Oral pathogens, including periodontopathic bacteria, are thought to be aetiological factors in the development of cardiovascular disease. In this study, the presence of Aggregatibacter actinomycetemcomitans, Fusobacterium nucleatum–periodonticum–simiae group, Porphyromonas gingivalis, Prevotella intermedia, Prevotella nigrescens and Tannerella forsythia in atheromatous plaques from coronary arteries was determined by real-time PCR. Forty-four patients displaying cardiovascular disease were submitted to periodontal examination and endarterectomy of coronary arteries. Approximately 60–100 mg atherosclerotic tissue was removed surgically and DNA was obtained. Quantitative detection of periodontopathic bacteria was...

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Periodontal Microbiota and Carotid Intima-Media Thickness : The Oral Infections and Vascular Disease Epidemiology Study (INVEST)

This research was originally published in 2012 by Moïse Desvarieux, MD, PhD; Ryan T. Demmer, MPH; Tatjana Rundek, MD, PhD; Bernadette Boden-Albala, DrPH; David R. Jacobs, Jr, PhD; Ralph L. Sacco, MD, MS; and Panos N. Papapanou, DDS, PhD.

We have curated this article as a reference point for The Larkin Protocol.

ABSTRACT

Background—Chronic infections, including periodontal infections, may predispose to cardiovascular disease. We investigated the relationship between periodontal microbiota and subclinical atherosclerosis.

Methods and Results—Of 1056 persons (age 699 years) with no history of stroke or myocardial infarction enrolled in the Oral Infections and Vascular Disease Epidemiology Study (INVEST), we analyzed 657 dentate subjects. Among these subjects, 4561 subgingival plaque samples were collected (average of 7 samples/subject) and quantitatively assessed for 11 known periodontal bacteria by DNA-DNA checkerboard hybridization. Extensive in-person...

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Periodontitis Increases the Risk of a First Myocardial Infarction: A Report From the PAROKRANK Study

This research was originally published in 2016 by Bradley Field Bale, Amy Lynn Doneen and David John Vigerust.

We have curated this article as a reference point for The Larkin Protocol.

ABSTRACT

Background—The relationship between periodontitis (PD) and cardiovascular disease (CVD) is debated. PD is common in patients with CVD. It has been postulated that PD could be causally related to the risk for CVD, a hypothesis tested in PAROKRANK.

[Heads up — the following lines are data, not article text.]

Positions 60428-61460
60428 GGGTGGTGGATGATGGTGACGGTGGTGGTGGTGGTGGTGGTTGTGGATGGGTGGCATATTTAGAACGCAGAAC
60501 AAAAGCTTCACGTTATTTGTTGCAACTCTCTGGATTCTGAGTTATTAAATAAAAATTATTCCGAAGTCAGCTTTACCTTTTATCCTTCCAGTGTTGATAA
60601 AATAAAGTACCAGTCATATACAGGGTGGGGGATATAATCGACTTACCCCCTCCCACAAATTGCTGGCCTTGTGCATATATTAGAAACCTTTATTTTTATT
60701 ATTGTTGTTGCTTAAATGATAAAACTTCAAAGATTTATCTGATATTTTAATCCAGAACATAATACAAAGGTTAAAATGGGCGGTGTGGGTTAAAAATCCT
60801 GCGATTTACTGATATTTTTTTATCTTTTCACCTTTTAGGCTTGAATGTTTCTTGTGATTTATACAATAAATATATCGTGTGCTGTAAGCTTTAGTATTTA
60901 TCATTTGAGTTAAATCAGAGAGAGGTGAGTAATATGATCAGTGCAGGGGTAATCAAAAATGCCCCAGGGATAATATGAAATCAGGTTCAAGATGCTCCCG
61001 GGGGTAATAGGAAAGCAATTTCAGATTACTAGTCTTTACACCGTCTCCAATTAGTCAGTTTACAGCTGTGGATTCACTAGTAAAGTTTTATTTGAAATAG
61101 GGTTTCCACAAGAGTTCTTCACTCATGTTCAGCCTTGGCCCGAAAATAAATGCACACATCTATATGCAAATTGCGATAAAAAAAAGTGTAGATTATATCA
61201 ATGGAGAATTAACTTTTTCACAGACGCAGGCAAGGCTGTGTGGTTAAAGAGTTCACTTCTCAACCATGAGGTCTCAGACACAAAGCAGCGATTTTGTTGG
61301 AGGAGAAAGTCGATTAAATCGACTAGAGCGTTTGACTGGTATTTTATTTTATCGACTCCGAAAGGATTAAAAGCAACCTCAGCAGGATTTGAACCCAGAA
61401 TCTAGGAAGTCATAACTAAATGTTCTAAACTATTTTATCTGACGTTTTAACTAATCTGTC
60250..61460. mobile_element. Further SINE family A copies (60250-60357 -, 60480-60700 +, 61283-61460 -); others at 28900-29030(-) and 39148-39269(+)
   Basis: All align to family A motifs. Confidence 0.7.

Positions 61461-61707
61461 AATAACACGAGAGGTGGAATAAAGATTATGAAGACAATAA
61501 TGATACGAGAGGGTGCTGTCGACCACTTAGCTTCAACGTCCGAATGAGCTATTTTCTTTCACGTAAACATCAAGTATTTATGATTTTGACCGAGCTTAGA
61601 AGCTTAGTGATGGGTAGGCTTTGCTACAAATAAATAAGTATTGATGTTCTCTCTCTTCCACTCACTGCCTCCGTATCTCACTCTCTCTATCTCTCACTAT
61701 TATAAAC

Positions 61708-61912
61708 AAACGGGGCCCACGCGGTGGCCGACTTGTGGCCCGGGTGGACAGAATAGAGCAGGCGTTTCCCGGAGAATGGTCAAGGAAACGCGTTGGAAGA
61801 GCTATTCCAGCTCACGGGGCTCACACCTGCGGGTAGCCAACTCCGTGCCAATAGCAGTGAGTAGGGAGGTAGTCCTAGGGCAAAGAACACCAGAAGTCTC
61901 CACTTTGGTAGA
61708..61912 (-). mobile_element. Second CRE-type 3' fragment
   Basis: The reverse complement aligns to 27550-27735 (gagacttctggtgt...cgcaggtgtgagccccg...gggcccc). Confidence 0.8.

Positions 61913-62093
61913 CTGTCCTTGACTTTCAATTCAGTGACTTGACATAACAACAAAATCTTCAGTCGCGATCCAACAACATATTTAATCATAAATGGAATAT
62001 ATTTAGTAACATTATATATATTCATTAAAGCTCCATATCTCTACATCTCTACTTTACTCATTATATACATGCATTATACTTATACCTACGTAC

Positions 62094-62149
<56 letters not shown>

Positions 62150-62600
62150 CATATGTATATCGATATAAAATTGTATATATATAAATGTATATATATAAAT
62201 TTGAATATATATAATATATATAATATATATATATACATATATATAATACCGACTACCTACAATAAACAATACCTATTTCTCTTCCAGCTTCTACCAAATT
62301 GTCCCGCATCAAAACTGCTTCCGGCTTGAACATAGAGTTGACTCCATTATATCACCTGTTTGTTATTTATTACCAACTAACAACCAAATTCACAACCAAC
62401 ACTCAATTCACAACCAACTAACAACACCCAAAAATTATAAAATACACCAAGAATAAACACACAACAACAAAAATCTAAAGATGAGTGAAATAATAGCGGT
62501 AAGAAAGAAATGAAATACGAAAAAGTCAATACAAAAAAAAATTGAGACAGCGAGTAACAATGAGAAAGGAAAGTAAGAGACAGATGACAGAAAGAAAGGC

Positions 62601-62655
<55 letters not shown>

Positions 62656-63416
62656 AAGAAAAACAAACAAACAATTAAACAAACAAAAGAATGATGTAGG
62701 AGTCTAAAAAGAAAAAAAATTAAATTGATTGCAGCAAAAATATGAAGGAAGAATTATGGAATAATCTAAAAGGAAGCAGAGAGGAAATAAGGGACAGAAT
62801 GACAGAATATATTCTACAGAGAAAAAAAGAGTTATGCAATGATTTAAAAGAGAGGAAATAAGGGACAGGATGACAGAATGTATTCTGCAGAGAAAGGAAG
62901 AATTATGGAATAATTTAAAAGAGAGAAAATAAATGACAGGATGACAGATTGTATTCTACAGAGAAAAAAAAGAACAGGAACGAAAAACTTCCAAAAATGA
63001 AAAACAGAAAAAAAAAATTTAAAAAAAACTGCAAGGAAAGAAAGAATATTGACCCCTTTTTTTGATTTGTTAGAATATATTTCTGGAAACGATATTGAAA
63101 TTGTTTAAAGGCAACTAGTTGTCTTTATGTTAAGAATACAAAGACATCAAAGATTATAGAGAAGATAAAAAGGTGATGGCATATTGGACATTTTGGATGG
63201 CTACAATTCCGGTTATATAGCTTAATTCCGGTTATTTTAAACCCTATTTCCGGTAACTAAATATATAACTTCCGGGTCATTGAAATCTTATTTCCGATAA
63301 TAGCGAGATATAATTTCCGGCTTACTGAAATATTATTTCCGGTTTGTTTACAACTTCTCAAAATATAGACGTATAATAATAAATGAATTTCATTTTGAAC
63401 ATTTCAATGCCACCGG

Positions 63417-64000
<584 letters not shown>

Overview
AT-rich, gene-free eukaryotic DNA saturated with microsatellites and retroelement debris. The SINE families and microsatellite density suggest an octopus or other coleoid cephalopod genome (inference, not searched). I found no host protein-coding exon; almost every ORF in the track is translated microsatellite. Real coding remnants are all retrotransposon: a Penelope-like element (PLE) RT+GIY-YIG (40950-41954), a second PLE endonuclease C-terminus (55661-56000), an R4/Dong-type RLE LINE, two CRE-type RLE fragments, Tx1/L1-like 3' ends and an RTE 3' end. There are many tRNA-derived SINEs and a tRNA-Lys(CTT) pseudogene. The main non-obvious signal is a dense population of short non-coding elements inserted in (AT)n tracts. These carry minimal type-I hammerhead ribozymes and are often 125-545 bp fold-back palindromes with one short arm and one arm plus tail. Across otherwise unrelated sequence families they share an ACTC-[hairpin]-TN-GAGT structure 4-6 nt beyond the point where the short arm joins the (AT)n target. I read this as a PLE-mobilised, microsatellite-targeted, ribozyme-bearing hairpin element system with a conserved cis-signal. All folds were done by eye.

Methods and Results—805 patients (age < 75 years) with a first MI and 805 age (mean 62±8) gender (male 81%) and area matched controls without MI underwent standardized dental examination including panoramic x-ray. The periodontal status was defined as healthy (80% remaining bone) or as mild-moderate (79-66%) or severe PD (<66%). Great efforts were made to collect information on possibly related confounders (§100 variables). Statistical comparisons included Student’s pair-wise t-test and Mc Nemar´s test...

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Antibodies to Periodontal Pathogens and Stroke Risk

This research was originally published in 2004 by Pirkko J. Pussinen, Georg Alfthan, Harri Rissanen, Antti Reunanen, Sirkka Asikainen and Paul Knekt.

We have curated this article as a reference point for The Larkin Protocol.

Background and Purpose

The association between cerebrovascular events and periodontitis has been found in few studies based on clinical periodontal examinations. However, evidence on the association between periodontal pathogens and stroke is lacking. Therefore, the aim of the study was to investigate whether elevated levels of serum antibodies to major periodontal pathogens predict stroke in a case–control study.

Methods

The study population comprised 6950 subjects (aged 45 to 64 years) who participated in the Mobile Clinic Health Survey in 1973 to 1976 in Finland. During a follow-up of 13 years, a total of 173 subjects had a stroke. From these, 64 subjects had already experienced a stroke or had signs of coronary heart disease (CHD) at baseline,...